Runners. sare yourself, by squeezing the pulp of 6.

White Runners. dead-ripe strawberries in water, which 7.

Black Dwarf. sends the seed to the bottom of the wa- 8.

.. Dun Dwarf. ter : you skim off the pulp, and drain 9. .. Robin-Egg. away the water, then put the seed out 10.

Speckled. in the sun to dry, and then put it up 11. Beet-Red. and preserve it for sowing in the winter. 12. Brocoli-White. There is a red sort and a white sort, 13. ...Purple. which you may keep separate or sow 14. Cabbage--Early Battersea. them and plant them promiscuously. 15.

Early York. And, now, to do justice to Sir CHARLES 16.


[ocr errors]
[ocr errors]

17. Cale-Curled—Scotch.

8d. a pound; any quantity above 50lbs." 18. Carrot.

Ed. a pound; above 100lbs. qu. A 19. Cauliflower.

parcel of seed may be sent to any part 20. Celery.

of the kingdom ; I will find proper 21. Chervil.

bags, will send it to any coach or van 29. Cress.

or wagon, and have it booked at my 23. Cucumber, early frame.

expense; but the money must be paid 24. Corn (Cobbell's).

at my shop before the seed be sent away; 25. Endive.

in consideration of which I have made 26. Leek.

due allowance in the price. If the 27. Lettuce- \Vhite Coss.

quantity be small, any friend can call 28. Russia Coss.

and get it for a friend in the country; 29. Brown Dutch.

if the quantity be large, it may be sent 30. ... Green Cabbage.

by me. 31. Mustard-White.

MANGEL WURZEL SEED.—Any quan32. Nasturtium-Dwarf.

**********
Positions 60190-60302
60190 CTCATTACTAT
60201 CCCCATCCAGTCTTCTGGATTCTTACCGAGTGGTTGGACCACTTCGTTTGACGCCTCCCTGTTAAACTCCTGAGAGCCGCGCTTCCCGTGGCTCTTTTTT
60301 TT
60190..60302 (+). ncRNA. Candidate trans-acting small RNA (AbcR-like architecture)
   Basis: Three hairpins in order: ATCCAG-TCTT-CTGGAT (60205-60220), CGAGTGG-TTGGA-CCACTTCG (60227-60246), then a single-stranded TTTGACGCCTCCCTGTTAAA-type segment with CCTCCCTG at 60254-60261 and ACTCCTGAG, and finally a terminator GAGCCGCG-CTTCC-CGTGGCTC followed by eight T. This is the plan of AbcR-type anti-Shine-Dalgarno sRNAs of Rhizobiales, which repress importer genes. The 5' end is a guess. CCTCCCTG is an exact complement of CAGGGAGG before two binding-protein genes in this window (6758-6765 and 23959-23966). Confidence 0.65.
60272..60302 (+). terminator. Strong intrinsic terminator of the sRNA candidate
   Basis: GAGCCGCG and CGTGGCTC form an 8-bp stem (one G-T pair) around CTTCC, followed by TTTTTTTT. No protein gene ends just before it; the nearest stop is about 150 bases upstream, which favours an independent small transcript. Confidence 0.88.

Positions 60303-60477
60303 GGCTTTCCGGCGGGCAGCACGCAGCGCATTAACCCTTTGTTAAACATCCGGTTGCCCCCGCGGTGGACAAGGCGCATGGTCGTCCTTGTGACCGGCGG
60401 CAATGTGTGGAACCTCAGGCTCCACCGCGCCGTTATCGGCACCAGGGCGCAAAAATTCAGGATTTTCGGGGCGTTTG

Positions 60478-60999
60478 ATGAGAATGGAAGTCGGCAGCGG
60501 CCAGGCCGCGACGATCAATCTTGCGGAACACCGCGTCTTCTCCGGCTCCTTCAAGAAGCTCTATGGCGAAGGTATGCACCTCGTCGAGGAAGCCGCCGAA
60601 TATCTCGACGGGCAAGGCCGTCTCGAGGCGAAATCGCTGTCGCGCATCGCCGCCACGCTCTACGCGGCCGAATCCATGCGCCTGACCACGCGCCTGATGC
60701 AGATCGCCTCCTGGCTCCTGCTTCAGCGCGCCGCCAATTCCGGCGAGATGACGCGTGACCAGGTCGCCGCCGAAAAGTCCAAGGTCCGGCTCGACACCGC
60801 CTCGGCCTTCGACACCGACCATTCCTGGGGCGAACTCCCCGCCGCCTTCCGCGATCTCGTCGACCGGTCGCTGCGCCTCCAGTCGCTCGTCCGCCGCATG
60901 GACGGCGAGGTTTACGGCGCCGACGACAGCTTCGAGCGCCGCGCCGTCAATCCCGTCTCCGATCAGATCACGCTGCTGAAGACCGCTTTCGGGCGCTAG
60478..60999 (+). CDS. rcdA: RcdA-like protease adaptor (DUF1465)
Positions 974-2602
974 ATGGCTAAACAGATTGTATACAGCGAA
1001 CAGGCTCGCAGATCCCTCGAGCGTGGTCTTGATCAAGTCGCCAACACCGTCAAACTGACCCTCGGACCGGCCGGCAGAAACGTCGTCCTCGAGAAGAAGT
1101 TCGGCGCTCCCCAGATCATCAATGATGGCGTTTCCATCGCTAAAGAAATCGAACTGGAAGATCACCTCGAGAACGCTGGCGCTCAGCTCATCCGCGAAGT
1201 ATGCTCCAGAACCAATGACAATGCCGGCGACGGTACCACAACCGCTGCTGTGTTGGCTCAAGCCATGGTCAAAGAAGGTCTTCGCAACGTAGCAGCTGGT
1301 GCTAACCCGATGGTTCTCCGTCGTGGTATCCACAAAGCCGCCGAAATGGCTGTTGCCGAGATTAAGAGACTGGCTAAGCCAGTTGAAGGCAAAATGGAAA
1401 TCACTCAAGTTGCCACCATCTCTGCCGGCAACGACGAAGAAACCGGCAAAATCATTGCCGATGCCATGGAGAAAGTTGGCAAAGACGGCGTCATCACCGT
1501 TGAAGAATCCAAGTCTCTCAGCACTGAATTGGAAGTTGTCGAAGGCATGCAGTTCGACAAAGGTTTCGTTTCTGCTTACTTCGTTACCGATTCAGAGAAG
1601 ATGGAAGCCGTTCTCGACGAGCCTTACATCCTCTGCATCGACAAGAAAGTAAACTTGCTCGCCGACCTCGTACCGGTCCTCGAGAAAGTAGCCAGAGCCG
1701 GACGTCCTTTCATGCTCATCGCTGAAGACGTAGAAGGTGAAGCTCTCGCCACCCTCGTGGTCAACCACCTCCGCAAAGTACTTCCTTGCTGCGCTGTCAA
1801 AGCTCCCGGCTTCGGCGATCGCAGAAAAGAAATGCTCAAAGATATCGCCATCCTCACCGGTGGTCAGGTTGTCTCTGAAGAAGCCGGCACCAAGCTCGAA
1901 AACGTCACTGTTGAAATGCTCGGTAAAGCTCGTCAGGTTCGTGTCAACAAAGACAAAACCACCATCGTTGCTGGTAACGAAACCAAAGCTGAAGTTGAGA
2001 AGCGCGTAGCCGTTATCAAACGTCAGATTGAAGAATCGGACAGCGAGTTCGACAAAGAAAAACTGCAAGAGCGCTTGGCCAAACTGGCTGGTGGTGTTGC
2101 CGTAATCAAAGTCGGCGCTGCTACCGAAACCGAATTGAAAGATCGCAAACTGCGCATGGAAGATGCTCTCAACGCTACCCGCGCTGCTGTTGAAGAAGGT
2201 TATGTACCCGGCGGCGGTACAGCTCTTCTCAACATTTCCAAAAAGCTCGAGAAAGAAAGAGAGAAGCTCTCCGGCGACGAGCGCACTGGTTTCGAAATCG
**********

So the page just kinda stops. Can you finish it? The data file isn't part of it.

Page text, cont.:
tity under 10lbs., 8. a pound ; any 33. Onion.

quantity above lolbs, and under 50lbs., 34. Parsnip.

7 d. a pound; any quantity above 50lbs., 3:5. Parsley-Curled.

6d. a pound; any quantity above 36. Pea-Early-frame.

100lbs., 6d. a pound. The selling at 37. Tall Marrowfats.

the same place as above; the payment 38. Dwarf Marrowfats.

in the same manner. 39. Radish-Early Scarlet. 40. .... White Turnip.

TREE SEED. 41. Spiuage.

Locust SEED.-6s. a pound. 42. Squash (from America, great va

riety). 43. Strawberry-Cisalpine. 44. Turnip-Early-Garden. FLOWER SEEDS.

From the LONDON GAZETTE, 45. Canterbury Bells.

FRIDAY, MARCH 8, 1833. 46. Catch Fly.

INSOLVENTS. 47. China-asters. 48. Clarkia, (very beautiful).

PETHURST, E., King-street, Holborn, tailor.

BELLMAN, J., Oxford, bair-dresser. 49. Convovulus-Dwarf. 50. Indian Pink.

BANKRUPTS. 51. Larkspur-Dwarf Rocket. 52. Lupins-Dwarf Yellow.

BATTYL, J., Fulbourne, Cambridgeshire, 53. Marvel of Peru.


BRIGNALL, T., South Mims, Middlesex, 54. Poppy-Carnation.

iunkeeper. 55, French.

BRINDLEY, J., Great Barr, Staffordshire, 56. Stock-White Wall-flower.

farmer. 57. Scarlet, ten-week.

BYRNE, F. L., Kingston-upou-Hull, wine

merchant. 58. Mignionelte.

CHAMBERS, T., Leamington Priors, War59. Sweet-william.

wickshire, plumber. 60. Sweet Pea.

DAVIS, W. D., Leamington Priors, War61. Venus's Looking-glass.

wickshire, innkeeper. 62. Virginia Stock.

GLOSSOP, J., late of Piccadilly, wax-chand

ler. 63. Wall-flower.

GRIFFITHS, J., High Holborn, confectioner.

HELLEWELL, J., Wadsworth, Yorkshire, FIELD SEEDS.

worsted-manufacturer. Swedish Turnip Seed.-Any quan

HOBDAY, S., Aston, Warwickshire, souffer

maker. tity under 10lbs. 9d. a pound; and any HUDSON, T., Westbromwich, Staffordsbire, quantity above 10lbs. and under 50lbs. baker.

NEILD, 1)., Shaw Edge within Crompton, ruled dull, as well as for distilling and grindLancashire, culton-spioner.

ing sorts with uo improvement in their rates. PARTRIDGE, W., Biriningham, wharfinger. Malt continues to meet a languid sale. TANSLEY, J., Little Dean street, Westniu- Oats were in good supply, as well from ster, ironmonger.